Benjamin Tollerene, a younger generation player, has amassed live tournament winnings of over $9.5 million. Additionally, he has won $3.3 million in online MTTs while using the aliases “Ben86” on PokerStars and “Bttech86” on Full Tilt.
Live Poker in Texas
Poker Laws in the Lone Star State
Texas has some of the most restrictive gambling laws in the United States, despite gambling’s historical and cultural significance to the South, particularly mostly in late 19th and early 20th centuries.
Taken from the website of the Texas Law Library:
“Gambling is considered a criminal offense in the state of Texas (Penal Code 47.02) if someone:
plays and bets for money or other thing of value at any game played with cards, dice, balls, or any other gambling device; bets on the partial or final result of a game or contest or on the performance of a participant in a game or contest; bets on the result of any political nomination, appointment, or election or on the degree of success of any nominee, appointee, or candidate; or bets on the outcome of any political nomination, appointment, or election. Some forms of gambling are allowed by law, however, including playing state lotteries and wagering on horse and greyhound races (sometimes referred to as pari-mutuel wagering).”
“Charitable bingo halls” and pull-tab lottery tickets also fall under this category. In addition, three casinos can open on Native American territory. As of 1988, Native American tribes in the United States were legally able to operate and regulate their own casinos on tribal lands under the authority of the federal Indian Gaming Regulatory Act.
However, there are still poker clubs open in Texas, despite the fact that they have had a shaky legal standing for some time. After realizing that they were breaking the law if they took rake, they settled on charging “seat fees” to each player. However, in May of 2019, police raided two major card rooms in Houston despite this system.
Things have improved greatly since then, though. New poker rooms opening in Texas effectively settle this issue: the private game model with seat fees is legal in Texas. This is what caused the recent surge in popularity of Texas poker seen by so many Americans.
Local Texas Poker Rooms
Eagle Pass, Texas is home to one of Texas’ three Indian casinos, the Kickapoo Lucky Eagle Casino & Hotel. Poker is available in the form of both Limit and No Limit Hold’em cash games, with a wide range of betting limits. Limit tables have $3/$6 to $15/$30 blinds, while no limit tables have $1/$2 to $5/$10 blinds.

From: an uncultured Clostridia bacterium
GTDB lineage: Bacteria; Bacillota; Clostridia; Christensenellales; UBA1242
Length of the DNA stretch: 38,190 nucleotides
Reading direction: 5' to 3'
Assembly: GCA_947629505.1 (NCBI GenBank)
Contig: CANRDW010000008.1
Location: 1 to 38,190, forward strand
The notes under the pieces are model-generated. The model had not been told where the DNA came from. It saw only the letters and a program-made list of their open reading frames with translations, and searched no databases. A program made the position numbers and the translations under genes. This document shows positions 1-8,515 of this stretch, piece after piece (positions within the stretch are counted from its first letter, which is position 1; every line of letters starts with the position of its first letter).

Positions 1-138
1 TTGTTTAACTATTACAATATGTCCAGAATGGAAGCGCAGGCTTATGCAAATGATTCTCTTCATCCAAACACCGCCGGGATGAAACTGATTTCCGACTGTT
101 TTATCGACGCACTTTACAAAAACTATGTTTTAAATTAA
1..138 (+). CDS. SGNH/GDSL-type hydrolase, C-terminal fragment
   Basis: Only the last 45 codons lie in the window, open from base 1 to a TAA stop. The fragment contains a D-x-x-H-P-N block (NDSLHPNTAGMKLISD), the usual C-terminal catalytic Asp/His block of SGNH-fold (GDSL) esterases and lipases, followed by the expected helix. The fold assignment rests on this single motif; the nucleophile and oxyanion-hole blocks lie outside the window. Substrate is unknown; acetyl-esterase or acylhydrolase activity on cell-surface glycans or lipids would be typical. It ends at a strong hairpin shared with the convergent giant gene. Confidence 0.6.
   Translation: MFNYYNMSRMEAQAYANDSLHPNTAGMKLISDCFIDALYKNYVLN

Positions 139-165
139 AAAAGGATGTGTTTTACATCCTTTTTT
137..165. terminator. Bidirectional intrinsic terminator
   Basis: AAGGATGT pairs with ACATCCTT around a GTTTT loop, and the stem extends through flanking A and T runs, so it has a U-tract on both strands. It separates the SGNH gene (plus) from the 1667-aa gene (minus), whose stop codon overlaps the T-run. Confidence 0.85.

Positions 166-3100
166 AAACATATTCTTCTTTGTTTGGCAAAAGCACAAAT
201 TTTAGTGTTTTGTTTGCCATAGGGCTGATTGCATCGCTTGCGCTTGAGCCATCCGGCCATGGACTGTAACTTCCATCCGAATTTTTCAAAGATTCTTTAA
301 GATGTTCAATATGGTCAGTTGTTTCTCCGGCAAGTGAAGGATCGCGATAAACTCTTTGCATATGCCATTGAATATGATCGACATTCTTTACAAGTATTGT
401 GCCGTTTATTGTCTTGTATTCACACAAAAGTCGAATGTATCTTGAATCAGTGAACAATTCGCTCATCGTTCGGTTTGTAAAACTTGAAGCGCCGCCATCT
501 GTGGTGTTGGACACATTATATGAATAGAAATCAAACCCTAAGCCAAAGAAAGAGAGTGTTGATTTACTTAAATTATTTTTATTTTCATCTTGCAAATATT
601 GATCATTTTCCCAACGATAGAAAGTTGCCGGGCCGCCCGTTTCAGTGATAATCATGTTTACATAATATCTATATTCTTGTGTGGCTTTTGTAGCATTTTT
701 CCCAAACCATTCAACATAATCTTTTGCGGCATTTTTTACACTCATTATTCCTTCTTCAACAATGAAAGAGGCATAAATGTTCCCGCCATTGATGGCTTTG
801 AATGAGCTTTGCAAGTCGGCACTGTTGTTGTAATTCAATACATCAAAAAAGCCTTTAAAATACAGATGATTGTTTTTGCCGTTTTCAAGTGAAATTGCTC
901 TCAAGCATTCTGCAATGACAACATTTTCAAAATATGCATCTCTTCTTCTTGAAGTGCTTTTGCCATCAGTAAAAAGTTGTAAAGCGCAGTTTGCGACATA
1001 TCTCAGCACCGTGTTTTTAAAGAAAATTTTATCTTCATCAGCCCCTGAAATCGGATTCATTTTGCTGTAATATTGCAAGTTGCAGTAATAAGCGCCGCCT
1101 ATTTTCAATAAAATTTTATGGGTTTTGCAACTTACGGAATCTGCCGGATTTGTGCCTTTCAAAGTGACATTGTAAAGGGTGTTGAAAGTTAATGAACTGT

Here is a short list of some of the poker rooms that can be found away from tribal lands.
You can play Sit&Go’s at Abby J Card House if you’re in San Antonio. They do not disclose entry fees but do detail payouts. Two places in a single-table S&G (maximum 10 players) will earn a 70/30 payout.
On Fridays, Saturdays, and Sundays, they hold regular tournaments. Once again, we have no idea what the buy-ins are (likely to avoid breaking any local gambling laws), however we do know what the guaranteed prize pools are. They range from $1000 to 2500 to 4000 dollars.
They have a $3/$6 Limit Hold’em table, as well as $1/$2, $1/$3, and $5/$5 No Limit Hold’em, $5/$5 Omaha (likely Pot Limit), and a $3/$5 No Limit Omaha table at their cash tables.
The 52 Social Poker Club in Houston, Texas follows the same rules as its counterparts in other U.S. cities. There is a $10 daily fee to participate in the No Limit and Limit Hold’em and PLO cash games, but you can play whenever you like.
One of the latest poker rooms to open is Rounders, and it’s located in a bar. There is a location in Spring, Texas. If you’re willing to pay $10 per day, you can join the 24/7 action at the cash tables, where games of No Limit Hold’em and PLO are offered at $1/$3 and $5/$5 stakes.
Home To Many Gambling Facilities, Including Casinos And Poker Rooms
Texas Online Poker
Online gambling is not explicitly mentioned in the Texas Penal Code. Nonetheless, keep in mind that the Unlawful Internet Gambling Enforcement Act of 2006 is a federal law, and that this may not be good news for online gamblers. Therefore, the federal government or even local authorities can and have shut down gambling sites in the past in areas where it is not explicitly legalized and regulated.
The Texan players who frequent the offshore online poker sites are never prosecuted. Assuming the sites don’t censor users from that area, residents of that area will have the option to use them.